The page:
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How to fix a dysfunctional board

by Goutham Krishnamoorthy

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Dysfunctional behaviour by board members can often go unnoticed because it is not openly acknowledged or exhibited in most cases. Let’s explore some of these behaviours.

Boards come in various shapes and sizes – public companies, family businesses, for profit, for purpose, but they are only as good as the decisions they make. A proper functioning Board is an excellent asset to any organisation, but sometimes there can be a few roadblocks that lead to dysfunction.

Symptoms of a dysfunctional board

Lack of decision-making – One of the board’s primary duties is to make decisions. An unproductive meeting is where the board does not stick to the agenda and often wanders to various discussion topics without any decisions being made. The main topic of corporate strategy does not get enough time for discussion, and the board often argues on trivial issues.

Lack of challenge – Irving Janis defines groupthink as – “a psychological phenomenon that occurs within a group of people in which the desire for harmony or conformity in the group results in an irrational or dysfunctional decision-making outcome. Cohesiveness, or the desire for cohesiveness, in a group may produce a tendency among its members to agree at all costs. This causes the group to minimise conflict and reach a consensus decision without critical evaluation.”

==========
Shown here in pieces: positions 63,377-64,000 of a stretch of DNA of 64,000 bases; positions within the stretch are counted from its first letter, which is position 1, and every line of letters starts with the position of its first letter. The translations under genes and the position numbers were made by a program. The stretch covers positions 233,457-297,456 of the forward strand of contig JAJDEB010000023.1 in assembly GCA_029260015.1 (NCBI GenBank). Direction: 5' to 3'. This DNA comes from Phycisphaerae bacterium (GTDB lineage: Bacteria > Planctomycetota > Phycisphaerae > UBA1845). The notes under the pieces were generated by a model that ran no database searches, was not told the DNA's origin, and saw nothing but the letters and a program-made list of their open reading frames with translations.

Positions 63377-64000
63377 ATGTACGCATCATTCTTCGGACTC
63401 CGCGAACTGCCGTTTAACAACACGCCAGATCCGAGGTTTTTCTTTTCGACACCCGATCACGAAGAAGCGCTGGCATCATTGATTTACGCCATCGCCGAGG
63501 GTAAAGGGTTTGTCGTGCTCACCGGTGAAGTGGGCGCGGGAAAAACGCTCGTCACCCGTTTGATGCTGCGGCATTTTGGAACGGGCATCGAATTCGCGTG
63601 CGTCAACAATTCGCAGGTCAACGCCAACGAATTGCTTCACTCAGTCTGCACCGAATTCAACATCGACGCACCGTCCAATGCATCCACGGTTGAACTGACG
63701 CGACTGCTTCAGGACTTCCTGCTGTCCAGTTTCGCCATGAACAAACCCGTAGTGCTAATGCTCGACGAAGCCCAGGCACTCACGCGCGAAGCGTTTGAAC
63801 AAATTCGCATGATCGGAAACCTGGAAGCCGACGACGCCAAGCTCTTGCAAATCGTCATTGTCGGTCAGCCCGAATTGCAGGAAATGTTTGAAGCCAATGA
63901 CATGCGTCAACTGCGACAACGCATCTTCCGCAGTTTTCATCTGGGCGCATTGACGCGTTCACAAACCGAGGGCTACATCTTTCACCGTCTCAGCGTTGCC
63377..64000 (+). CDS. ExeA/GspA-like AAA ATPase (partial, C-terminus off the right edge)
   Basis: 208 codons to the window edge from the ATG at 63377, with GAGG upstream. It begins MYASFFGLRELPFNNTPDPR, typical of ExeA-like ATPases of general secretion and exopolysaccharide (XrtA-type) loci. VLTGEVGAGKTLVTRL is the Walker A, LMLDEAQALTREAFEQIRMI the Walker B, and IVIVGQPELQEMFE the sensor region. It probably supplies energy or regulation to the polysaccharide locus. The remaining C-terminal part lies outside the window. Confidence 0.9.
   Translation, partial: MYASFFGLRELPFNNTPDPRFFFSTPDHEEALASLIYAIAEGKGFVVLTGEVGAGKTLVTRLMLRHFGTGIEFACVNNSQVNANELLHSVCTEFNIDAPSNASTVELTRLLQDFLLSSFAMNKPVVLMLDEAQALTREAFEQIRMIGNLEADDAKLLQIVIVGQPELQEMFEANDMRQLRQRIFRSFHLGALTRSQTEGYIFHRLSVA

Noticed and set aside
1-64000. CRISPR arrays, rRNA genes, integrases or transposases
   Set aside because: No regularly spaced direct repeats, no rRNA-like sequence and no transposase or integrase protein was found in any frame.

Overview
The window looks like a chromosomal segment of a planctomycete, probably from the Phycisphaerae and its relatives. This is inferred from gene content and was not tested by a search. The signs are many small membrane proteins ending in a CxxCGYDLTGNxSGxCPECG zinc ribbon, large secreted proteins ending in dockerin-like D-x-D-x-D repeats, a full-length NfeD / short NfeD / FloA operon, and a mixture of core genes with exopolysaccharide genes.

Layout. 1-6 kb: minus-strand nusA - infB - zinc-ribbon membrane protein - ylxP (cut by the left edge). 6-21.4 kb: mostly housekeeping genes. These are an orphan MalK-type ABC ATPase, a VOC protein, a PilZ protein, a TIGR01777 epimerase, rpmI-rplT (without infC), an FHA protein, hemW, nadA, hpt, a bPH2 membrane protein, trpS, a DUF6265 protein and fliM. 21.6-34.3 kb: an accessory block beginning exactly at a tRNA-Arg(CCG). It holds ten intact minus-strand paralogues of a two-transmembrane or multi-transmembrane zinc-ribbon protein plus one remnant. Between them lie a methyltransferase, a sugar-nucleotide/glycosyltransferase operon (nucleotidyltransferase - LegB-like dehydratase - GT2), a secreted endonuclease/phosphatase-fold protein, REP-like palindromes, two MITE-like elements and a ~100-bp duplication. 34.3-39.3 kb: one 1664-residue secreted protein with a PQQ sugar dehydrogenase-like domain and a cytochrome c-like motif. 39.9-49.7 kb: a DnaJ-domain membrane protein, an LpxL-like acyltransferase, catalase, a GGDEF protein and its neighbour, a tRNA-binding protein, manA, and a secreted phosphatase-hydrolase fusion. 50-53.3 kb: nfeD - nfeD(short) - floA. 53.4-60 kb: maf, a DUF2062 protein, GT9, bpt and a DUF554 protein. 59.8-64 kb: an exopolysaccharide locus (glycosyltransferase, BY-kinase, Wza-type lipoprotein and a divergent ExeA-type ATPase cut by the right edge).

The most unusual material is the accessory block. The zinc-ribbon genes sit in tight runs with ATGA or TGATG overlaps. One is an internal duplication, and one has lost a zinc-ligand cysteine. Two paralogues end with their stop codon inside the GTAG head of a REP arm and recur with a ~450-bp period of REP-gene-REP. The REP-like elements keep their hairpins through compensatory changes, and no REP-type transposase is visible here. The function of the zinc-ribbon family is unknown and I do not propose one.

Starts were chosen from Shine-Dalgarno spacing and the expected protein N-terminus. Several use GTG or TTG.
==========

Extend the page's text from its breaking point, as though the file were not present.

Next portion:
Challenging ideas leads to growth. It is a sign of dysfunction when the management team or other powerful voices on the board do not challenge any of their beliefs or proposals. The board agrees to everything suggested on the agenda without proper debate to avoid conflict; this often leads to rubber-stamping of decisions, and the board itself becomes a ruse to external stakeholders.

“A second board” – Sometimes a few board members might form a secret club where all the critical discussion happens, and all the decisions are made; this leaves out other board members from the process and can become a deterrent to the proper functioning of a board.

Micromanagement – There are occasions where the board members feel like they are part of the management team and get hugely involved in the day to day operations of the organisation. This can create a lot of friction between the board and management team because they feel disempowered, leading to dysfunction.

Apathy – A good proxy for apathy from board members is to check their attendance at board meetings; anything less than 50% is a sign that they are not contributing their fair share and look at the board position as a ‘trophy’ position. Sometimes members can attend board meetings but will not contribute to any discussion; this leads to a few influential voices on the board making all the decisions.

Fixing a dysfunctional board

Fixing a dysfunctional board requires a lot of time and tact; here are some steps a board can take to improve its culture.